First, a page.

(SOLD) This is a 1945 Blue Diamond Parker Vacumatic Major in Emerald Pearl celluloid, with a 14k gold XF nib. The pen has been restored, which included a complete disassembly, a gentle cleaning, an overhaul of the filling mechanism, ink flow adjustment, a nib tune-up, and a gentle polish with a soft cloth (by hand).
In 1945, the world lay in ruins. I grew up in a country ravaged by wars, suffering decades of unrest and poverty following the conclusion of WWII. It's difficult for me to imagine a parallel world in which the Parker Vacumatic could have been conceived, brought to market, and enjoyed by millions. The magnitude of Parker's success is staggering, though, today, with the pen industry being a mere shadow of what it once was, it might be hard to appreciate it.
The Janesville company ran a successful series of advertisements highlighting the new filling mechanism. Indeed, the Vacumatic mechanism was revolutionary at the time. It's easy to use, efficient, and holds a lot of ink. Moreover, the plunger is hidden by a cleverly designed blind cap, which does not disturb the graceful lines of the pen, as a lever mechanism unavoidably would.
Today, in the market dominated by C/C fillers, the Vacumatic seems like a pen from another era, an almost ancient piece of technology. It's only natural, particularly for new fountain pen enthusiasts to wonder if it works well, if it's durable, easy to use, and if it's superior to disposable ink cartridges. I can assure you that a well-restored Vacumatic filling mechanism functions perfectly and will give you years of dependable service. Just be careful not to let ink dry up inside your pen repeatedly, or the internal pieces may become inoperable.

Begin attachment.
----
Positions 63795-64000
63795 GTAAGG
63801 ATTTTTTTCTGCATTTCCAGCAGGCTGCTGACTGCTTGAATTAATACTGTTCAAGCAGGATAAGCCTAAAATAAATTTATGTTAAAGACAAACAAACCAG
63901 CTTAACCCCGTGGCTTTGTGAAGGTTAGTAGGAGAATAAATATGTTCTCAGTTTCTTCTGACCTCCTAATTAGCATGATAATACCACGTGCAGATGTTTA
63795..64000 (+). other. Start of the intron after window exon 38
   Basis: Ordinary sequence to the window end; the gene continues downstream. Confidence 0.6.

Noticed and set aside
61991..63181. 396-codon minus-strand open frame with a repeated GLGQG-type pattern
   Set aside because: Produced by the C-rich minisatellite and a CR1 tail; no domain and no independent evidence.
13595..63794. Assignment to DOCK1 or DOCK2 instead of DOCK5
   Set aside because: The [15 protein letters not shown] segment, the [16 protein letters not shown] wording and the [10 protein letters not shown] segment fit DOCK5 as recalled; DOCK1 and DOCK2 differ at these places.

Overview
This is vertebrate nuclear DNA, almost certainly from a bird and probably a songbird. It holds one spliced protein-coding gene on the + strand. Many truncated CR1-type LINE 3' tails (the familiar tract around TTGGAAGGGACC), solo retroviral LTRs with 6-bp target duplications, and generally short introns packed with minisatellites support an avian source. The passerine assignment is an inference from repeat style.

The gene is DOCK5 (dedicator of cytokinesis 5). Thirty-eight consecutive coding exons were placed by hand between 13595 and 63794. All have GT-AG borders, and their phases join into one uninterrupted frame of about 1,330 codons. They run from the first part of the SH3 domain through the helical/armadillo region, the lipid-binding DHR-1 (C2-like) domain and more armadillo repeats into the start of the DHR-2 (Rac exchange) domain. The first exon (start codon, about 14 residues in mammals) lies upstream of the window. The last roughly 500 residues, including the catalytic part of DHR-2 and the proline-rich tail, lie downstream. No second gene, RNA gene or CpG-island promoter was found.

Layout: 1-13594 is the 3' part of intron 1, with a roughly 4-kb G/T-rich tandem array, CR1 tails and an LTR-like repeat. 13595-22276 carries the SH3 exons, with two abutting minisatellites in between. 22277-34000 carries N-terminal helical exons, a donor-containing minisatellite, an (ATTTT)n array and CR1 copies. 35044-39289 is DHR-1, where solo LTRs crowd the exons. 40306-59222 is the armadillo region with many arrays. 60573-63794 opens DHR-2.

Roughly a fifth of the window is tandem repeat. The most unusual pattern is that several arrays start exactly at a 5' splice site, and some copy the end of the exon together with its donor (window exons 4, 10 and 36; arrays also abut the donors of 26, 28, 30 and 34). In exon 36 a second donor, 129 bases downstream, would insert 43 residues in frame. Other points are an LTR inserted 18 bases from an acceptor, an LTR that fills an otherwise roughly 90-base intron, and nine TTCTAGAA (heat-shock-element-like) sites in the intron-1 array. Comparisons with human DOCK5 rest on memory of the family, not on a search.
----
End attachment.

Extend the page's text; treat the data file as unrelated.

The pen I'm offering today is a beautiful specimen of the Vacumatic Major. Made of the gleaming, shimmering Emerald Pearl celluloid, with superb gold-filled trim, and a large 14k gold nib, the pen looks virtually as good as new. If you saw it in a display case next to the latest Montegrappa or Visconti, you'd absolutely think it belonged alongside those expensive modern gems.
The pen comes vested with a fantastic XF nib that lays down a consistent, juicy line of about 0.3 mm (on my paper). The nib is firm, yet feels soft on paper. There's ample tipping material, of perfect geometry. Clearly, this pen did not see much use back in the 1940s, and must have spent the subsequent decades put away safely, in favorable conditions. The pen writes a line that never hesitates, never skips, never starves for ink. It is smooth without being overly polished. It writes excellent upstrokes, at the lightest touch. It would be a perfect nib with which to writes a business cursive or American Cursive Handwriting. It would probably not make a great office paper, as ink flow is a bit too wet for the poor-quality office paper, unless you use a dry ink, such as Diamine Registrar's Blue Black. You would be hard-pressed to find a modern nib of equal performance and enjoyable feel on paper. Even the best Japanese nibs aren't as efficient at absorbing vibrations resulting from dragging the point across the paper. A superb writer!